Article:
More Jobs Than Ever

Today we got the BLS non-farm payrolls jobs report, which indicates more jobs than ever. The headline missed expectations as we saw 161,000 in jobs gains instead of the 173,000 expected. Because of revisions to the past two months we saw an increase of 44,000 jobs. While my expectations for a miss were wrong, we have seen this report become highly politically charged. People who never look at these reports come up with assertions on the economy to fit an agenda. The best thing is to ignore the bias which can be seen by those who aren’t in finance and try to just look at the numbers.

The trends we have been seeing towards weakening in the labor market are on full display. You can see this in the chart below which shows a peak in early 2015. This is what has occurred in other economic indicators. This is in tandem with the Fed’s labor conditions index which has gone negative. This recovery has been lumpy. The peaks that we saw 2015 are similar to what would be considered a true recovery. Because these positive stats haven’t been consistent and the valleys have been at near recessionary levels, it’s tough to categorize this economic period other than to say it’s disappointing.


Another trend we’ve seen extended is the increase in the “gig economy.” The chart below needs to be explained to understand this massive transition because the chart can easily be misinterpreted. In previous economic cycles when there was an increase in jobholders this meant there was tightness in the labor market. There were too many jobs, so qualified workers had to work multiple jobs to fill the vacancies. During this new period the number of full time jobs is shrinking so workers need to hold multiple part time jobs or work as independent contractors in order to make ends meet. The chart below shows that the number of multiple jobholders is the highest in 16 years.


As you can see from the chart below, we’ve seen two straight months of declining full time jobs and increasing part time jobs. Anyone who is bullish on the economy is ignoring this decline in full time jobs.


That chart doesn’t take into account the full specter of the complete change we’ve seen in how the labor market works. The number of workers not in the labor force increased by 425,000 to 94,609,000. You can see the secular decrease in the labor participation rate below. If all of these people were unemployed, we’d see a disastrous economy in a massive depression. They aren’t unemployed. They have become independent contractors who are jumping from gig to gig. The more gigs they work, the better chance they will be able to make up for what would be a full-time salary. Because this often doesn’t work out we are seeing an economy with lumpy growth which can’t truly be called a full recovery.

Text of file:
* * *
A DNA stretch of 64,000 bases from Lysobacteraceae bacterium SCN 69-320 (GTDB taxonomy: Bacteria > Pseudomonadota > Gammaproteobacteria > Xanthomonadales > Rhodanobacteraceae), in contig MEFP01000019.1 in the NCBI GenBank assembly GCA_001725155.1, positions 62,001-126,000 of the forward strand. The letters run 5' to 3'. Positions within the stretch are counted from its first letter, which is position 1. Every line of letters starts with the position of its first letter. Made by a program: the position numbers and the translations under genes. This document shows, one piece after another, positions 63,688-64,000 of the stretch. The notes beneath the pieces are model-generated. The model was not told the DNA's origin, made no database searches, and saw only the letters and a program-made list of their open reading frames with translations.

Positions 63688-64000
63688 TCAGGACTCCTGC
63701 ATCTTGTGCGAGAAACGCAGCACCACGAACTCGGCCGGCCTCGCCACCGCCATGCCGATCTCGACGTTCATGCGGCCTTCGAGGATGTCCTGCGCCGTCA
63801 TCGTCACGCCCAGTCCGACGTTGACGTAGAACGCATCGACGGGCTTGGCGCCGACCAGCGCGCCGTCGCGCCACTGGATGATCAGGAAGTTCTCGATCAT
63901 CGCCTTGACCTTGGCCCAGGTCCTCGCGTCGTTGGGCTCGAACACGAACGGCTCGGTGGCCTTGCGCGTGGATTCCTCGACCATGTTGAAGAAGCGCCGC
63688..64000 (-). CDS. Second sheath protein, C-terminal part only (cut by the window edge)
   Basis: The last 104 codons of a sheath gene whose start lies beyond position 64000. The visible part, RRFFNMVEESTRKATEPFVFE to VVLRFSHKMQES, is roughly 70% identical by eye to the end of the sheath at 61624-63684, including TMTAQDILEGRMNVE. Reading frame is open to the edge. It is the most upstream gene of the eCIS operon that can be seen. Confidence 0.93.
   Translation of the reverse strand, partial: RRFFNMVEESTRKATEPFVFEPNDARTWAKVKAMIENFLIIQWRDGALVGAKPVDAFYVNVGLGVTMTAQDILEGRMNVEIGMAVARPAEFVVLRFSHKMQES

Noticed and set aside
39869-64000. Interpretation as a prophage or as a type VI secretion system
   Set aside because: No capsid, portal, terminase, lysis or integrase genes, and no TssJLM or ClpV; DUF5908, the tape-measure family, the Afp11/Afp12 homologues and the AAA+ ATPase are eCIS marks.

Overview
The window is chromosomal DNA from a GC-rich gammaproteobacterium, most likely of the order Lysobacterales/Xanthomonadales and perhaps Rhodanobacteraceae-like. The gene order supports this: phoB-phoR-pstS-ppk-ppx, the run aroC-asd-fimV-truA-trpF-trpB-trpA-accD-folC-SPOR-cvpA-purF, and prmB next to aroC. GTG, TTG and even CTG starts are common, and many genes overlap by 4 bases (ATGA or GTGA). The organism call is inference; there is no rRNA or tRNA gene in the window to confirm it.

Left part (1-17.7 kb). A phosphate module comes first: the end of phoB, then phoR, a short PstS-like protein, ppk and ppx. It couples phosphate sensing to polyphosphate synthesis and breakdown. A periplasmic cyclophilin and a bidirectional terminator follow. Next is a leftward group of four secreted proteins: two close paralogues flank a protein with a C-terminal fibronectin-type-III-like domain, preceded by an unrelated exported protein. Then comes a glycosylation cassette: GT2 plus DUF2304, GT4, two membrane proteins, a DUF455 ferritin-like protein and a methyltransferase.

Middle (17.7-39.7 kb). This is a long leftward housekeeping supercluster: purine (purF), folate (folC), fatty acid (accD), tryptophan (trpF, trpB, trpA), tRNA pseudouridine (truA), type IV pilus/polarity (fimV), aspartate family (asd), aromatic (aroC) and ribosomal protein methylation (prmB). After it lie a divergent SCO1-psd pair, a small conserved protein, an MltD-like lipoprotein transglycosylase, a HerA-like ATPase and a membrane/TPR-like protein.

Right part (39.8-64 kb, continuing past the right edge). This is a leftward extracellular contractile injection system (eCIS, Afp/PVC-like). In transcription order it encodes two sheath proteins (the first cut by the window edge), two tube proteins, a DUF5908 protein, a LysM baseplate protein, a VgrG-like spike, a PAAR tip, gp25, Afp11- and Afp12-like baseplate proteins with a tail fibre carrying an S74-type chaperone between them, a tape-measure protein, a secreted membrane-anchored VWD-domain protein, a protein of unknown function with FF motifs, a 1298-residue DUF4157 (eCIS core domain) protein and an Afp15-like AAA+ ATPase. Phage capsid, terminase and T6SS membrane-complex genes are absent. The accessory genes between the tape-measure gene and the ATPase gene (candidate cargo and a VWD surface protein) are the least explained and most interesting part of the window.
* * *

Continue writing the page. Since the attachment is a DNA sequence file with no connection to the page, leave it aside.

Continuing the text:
The chart below shows the same information in a different manner. Because of the decrease in the labor participation rate, there are now 15.5 million full-time jobs missing in the economy. The unemployment rate being at 4.9% is not an accurate depiction of the labor cycle. Donald Trump and Bernie Sanders would not have received as many votes as they did if the unemployment rate was actually 4.9%. In fact, of the final two candidates in each primary, the only establishment candidate was Hillary Clinton as Ted Cruz ran against the status quo as well. Hillary Clinton is even running as a “change maker” so every candidate recognizes the weakness in the labor market.


Today I saw on CNBC Vincent Reinhart of JP Morgan stating “we are basically out of easily unemployable workers.” This is hogwash because the secular change towards the “gig economy” means we are filled with easily employable workers. They are looking for independent contracts and not full-time work because they’ve changed their viewpoint on how to earn a living. He calls the labor force participation index “the most abused statistic” because baby boomers retirement is causing it to decrease. The chart I have below refutes this claim. It shows unadjusted employment level of those 65 years and over. As you can see it has skyrocketed. The demographics have played a part in this because having more old Americans means more old Americans will have jobs. However, I also think part of this increase is because they have to work even though they may not want to. As I mentioned in a previous article, the average American has $5,000 saved in retirement. If you only have $5,000 saved, you need to work after you turn 65!



            The labor force participation rate doesn’t give a perfect image of the labor market. However, the reason why this is the case is not because baby boomers are retiring like Vincent Reinhart is stating. The reason it is showing a worse situation is because those who would normally working full-time have switched to become independent contractors. Overall, this still has a net negative effect on the economy, but it’s not as bad as the statistic indicates. The idea that there isn’t slack in the labor force is nonsense. Because of the shift to independent contractors, there is less of a limit in the amount of work people can take on. It is a variable situation meaning independent contractors are always looking for new projects.

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